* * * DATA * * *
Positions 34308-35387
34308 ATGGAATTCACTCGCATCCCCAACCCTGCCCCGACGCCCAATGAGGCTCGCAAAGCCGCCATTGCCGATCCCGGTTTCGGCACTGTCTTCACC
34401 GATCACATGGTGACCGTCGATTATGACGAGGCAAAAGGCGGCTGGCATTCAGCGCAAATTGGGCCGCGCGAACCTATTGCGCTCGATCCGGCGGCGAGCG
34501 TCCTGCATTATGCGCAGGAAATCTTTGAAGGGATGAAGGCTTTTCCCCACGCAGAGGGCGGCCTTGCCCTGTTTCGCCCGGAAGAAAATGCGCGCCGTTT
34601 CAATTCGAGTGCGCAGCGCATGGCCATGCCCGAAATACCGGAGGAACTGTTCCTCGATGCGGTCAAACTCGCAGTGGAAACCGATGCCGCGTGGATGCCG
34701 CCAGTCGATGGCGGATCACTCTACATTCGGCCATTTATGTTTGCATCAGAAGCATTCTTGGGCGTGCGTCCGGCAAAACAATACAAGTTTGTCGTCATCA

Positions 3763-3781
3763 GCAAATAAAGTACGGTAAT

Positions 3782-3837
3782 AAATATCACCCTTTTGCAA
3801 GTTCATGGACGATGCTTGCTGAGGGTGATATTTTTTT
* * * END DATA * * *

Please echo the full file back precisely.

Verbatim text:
Positions 34308-35387
34308 ATGGAATTCACTCGCATCCCCAACCCTGCCCCGACGCCCAATGAGGCTCGCAAAGCCGCCATTGCCGATCCCGGTTTCGGCACTGTCTTCACC
34401 GATCACATGGTGACCGTCGATTATGACGAGGCAAAAGGCGGCTGGCATTCAGCGCAAATTGGGCCGCGCGAACCTATTGCGCTCGATCCGGCGGCGAGCG
34501 TCCTGCATTATGCGCAGGAAATCTTTGAAGGGATGAAGGCTTTTCCCCACGCAGAGGGCGGCCTTGCCCTGTTTCGCCCGGAAGAAAATGCGCGCCGTTT
34601 CAATTCGAGTGCGCAGCGCATGGCCATGCCCGAAATACCGGAGGAACTGTTCCTCGATGCGGTCAAACTCGCAGTGGAAACCGATGCCGCGTGGATGCCG
34701 CCAGTCGATGGCGGATCACTCTACATTCGGCCATTTATGTTTGCATCAGAAGCATTCTTGGGCGTGCGTCCGGCAAAACAATACAAGTTTGTCGTCATCA

Positions 3763-3781
3763 GCAAATAAAGTACGGTAAT

Positions 3782-3837
3782 AAATATCACCCTTTTGCAA
3801 GTTCATGGACGATGCTTGCTGAGGGTGATATTTTTTT